I am not trans because I want to prey on innocent women or young girls in bathrooms. I am not trans because I fetishize female attire or find feminine things arousing. I am trans because, like everyone else, I was born this way.

While we shouldn’t have to offer anything more than this; I was born this way. Far too many times the external world demands verifiable explanations for why we are the way we are, mostly because they want to preserve the right they believe they have to debate it, as though it is opinion rather than fact.

But, what of non-binary folks. In this day and age, it is non-binary people experiencing the greatest push back from the chorus of dissent, trying desperately to discredit their identities.

Interestingly, decades before the scientific studies that gave us the gift of the ultimate clapback in the face of glib critics, non-binary folks had been proven to be in a natural state of existence all along. Gender has always existed on a spectrum. It was never intended to be taught or accepted as binary and unmoving. Similarly to sexuality which exists on a scale, with some leaning toward predominantly heterosexual and others toward predominantly homosexual, there is an enormous chasm in the middle where, believe it or not, the majority of human beings exist. They may still identify as totally gay or totally straight, but to find someone who pings the far end of the spectrum on either end is like finding a needle in a haystack. Others are more sexually fluid, and they’re not afraid to unapologetically claim that middle-ground territory no matter where they fall, pansexual, demisexual, asexual ect. This is partly due to our peeling away at the restrictive societal constructs and hard-line definitions of sexuality and gender that we were taught through indoctrination and believed we must fall between the goal posts of.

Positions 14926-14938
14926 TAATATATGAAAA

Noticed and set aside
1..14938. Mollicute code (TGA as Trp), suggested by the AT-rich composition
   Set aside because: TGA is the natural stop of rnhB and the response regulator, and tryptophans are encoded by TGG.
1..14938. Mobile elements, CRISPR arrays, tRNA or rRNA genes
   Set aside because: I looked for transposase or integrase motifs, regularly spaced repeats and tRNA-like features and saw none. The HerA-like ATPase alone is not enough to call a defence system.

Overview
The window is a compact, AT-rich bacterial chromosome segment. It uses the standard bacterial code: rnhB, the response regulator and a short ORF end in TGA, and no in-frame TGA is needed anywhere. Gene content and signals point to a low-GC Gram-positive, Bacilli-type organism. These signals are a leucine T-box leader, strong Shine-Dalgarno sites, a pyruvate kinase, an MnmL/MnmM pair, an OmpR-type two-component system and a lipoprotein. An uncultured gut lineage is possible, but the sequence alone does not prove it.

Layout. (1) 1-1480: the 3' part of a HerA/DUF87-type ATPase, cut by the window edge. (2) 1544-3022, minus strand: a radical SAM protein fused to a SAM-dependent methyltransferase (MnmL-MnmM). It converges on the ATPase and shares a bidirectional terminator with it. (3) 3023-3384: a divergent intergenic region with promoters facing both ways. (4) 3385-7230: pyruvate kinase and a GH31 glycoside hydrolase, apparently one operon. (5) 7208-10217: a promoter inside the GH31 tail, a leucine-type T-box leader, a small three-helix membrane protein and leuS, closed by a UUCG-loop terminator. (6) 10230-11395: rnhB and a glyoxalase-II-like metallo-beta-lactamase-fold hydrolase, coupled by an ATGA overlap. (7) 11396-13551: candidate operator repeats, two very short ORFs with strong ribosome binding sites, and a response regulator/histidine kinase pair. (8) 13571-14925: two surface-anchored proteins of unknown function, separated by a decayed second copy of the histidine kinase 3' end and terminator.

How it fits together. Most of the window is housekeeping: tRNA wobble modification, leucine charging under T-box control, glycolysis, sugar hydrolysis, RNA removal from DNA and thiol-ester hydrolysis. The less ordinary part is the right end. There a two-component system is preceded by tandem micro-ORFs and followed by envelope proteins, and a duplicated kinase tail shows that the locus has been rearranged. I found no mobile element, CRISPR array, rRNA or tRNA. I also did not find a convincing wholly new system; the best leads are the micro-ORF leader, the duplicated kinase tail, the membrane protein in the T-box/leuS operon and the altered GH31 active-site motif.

Gender fluidity follows that same concept. Not everyone possesses a gender that is 100% male or 100% female. Feminine and masculine characteristics, as they are assigned by “The rules” were never supposed to be a matter of fact. It’s the same rules made up by people who want girls to wear pink and boys to wear blue, or boys to play with trains and girls to play with dolls. What they want is irrelevant and never indicative of our actual gender. Non-binary people break rules that should have never existed in the first pace, and they break through those archaic, narrow world views manufactured by, mostly religion. Prior to that, in all other cultures throughout history, non-binary identities were a functional part of every day society, accepted without dispute, as natural.

While some transgender people prefer to transition from one binary gender to the opposite binary gender to bring themselves into alignment, others don’t feel it’s necessary to go to those medical extremes to find themselves satisfied with themselves presenting as they prefer, sometimes that’s with facial hair and a flowing dress, sometimes they experience no gender dysphoria and are comfortable in their sex, but by virtue of their very existence, their truth, break down gender barriers- and those genders between the binaries are just as authentic, if not more accurately representative of the human condition when it comes to gender.

Ultimately, while we owe no one an excuse or an explanation, one thing is for certain: Every human being has the right to express their physicality in ways that make them most happy- that is, after all, the ultimate pursuit. No one should be setting any more rules or debating the validity of another- we’ve had enough of that for centuries.

Phaylen Fairchild

Written by

Comedian, Actor, Filmmaker, LGBTQ+ & Women’s Rights Activist http://twitter.com/phaylen All work copyright deliciousdiamonde@gmail.com